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Market Fear and a New Approach

By February 14, 20192019, Money Moxie, Newsletter
A sad businessman stands on a red decreasing arrow while another man runs up a green upwards arrow. Corporate ladder. Competition rules. Winners and losers.

The Dow is down 600 points! The S&P falls 7 percent! Five straight days of market decline! Sell! Sell! Sell!

During times of volatility, we see headlines like this on the news, read them on the Internet, and hear them on the radio. But before we buy the fear and sell the stock, let’s take a step back.

The most obvious fact about the stock market is this: Buy low and sell high. This gem of information is simple to understand and promises positive returns. Yet, it is during tough times that investors often forget what they know is best. Instead of buying low and selling high, investors often buy fear and sell stock.

A focus on negative market movement can cause worry, even panic. This leads investors to act irrationally and break the second rule of investing, which is: Don’t let emotion overpower logic.

Times of smooth appreciation are the exception and not the rule. In fact, 2017 was the first year in history that the S&P index closed higher every month. Volatility is the norm. Sometimes markets are up. Sometimes they’re down. Historically, the long-term trend, is up.

The average annualized return on the S&P 500 since its beginning in 1928 is approximately 10 percent. This means that those who stayed invested in diversified portfolios long-term made money.

Despite all the positive statistics I could type, watching your investment accounts decline is scary. Maybe the key to investment comfort (and success) is not a change in investments, but a change in paradigm.

My advice is this: Hire a qualified financial advisor whom you trust. Then shift your focus from market performance (something you can’t control) to your financial goals (something you can control).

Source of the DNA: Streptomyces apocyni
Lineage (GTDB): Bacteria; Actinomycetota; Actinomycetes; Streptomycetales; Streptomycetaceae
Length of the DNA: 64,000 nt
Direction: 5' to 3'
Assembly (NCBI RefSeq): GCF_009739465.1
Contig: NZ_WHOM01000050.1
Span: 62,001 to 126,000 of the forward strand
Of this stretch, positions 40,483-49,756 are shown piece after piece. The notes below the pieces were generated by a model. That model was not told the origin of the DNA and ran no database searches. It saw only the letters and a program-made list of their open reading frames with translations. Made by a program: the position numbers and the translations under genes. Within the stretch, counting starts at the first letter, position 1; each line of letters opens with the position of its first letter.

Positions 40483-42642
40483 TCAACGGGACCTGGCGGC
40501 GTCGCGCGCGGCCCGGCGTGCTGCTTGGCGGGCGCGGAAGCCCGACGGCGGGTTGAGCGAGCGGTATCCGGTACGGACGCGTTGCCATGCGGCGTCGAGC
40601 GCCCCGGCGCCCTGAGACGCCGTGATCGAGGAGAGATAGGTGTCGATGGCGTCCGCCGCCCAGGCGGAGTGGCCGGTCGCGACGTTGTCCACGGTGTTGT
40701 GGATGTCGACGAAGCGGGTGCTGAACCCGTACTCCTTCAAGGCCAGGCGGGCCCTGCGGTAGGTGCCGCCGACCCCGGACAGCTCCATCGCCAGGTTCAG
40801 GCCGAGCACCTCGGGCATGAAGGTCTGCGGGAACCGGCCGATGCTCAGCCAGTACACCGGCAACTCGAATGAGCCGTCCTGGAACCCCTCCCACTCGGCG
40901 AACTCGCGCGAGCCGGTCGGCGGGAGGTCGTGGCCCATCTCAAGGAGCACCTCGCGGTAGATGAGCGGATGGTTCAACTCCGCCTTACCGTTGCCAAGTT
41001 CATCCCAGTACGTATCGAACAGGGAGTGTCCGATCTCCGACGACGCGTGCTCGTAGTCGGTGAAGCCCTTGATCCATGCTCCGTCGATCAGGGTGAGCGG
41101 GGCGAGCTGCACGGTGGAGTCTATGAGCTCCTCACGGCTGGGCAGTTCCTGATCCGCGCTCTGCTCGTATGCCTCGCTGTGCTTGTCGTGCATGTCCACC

When we create a plan for a client, we base it on their goals. Goal-based investing puts the emphasis on the objective, not the performance. This offers advantages.

First, it gives us a target. When we know what we’re aiming for, it becomes much easier to determine the probability of success. Changes we need to make to improve the likelihood of success also come into focus.

Second, it can produce higher returns. Focusing on the goals rather than the short-term performance can reduce emotional overreactions to market volatility. It also decreases the temptation to chase high returns, which often leads to poor performance.

Third, it brings stability and creates confidence in your financial future. Knowing you’re on track to meet your goals brings comfort regardless of which direction the market is moving.

I believe goal-based investing is a favorable approach to planning for your future. It will also consider your current financial situation, risk tolerance, and time horizon. Make sure to meet with your financial advisor regularly to review your goals and update your financial plan.

Before you buy the fear and sell the stock, please call us. We would love to talk more about goal-based investing and how it can benefit you.

*Data from public sources. Investing involves risk, including potential loss of principal. The S&P 500 index is widely considered to represent the overall U.S. stock market. One cannot invest directly in an index. Diversification does not guarantee positive results. Past performance does not guarantee future results. The opinions and forecasts expressed are those of the author.

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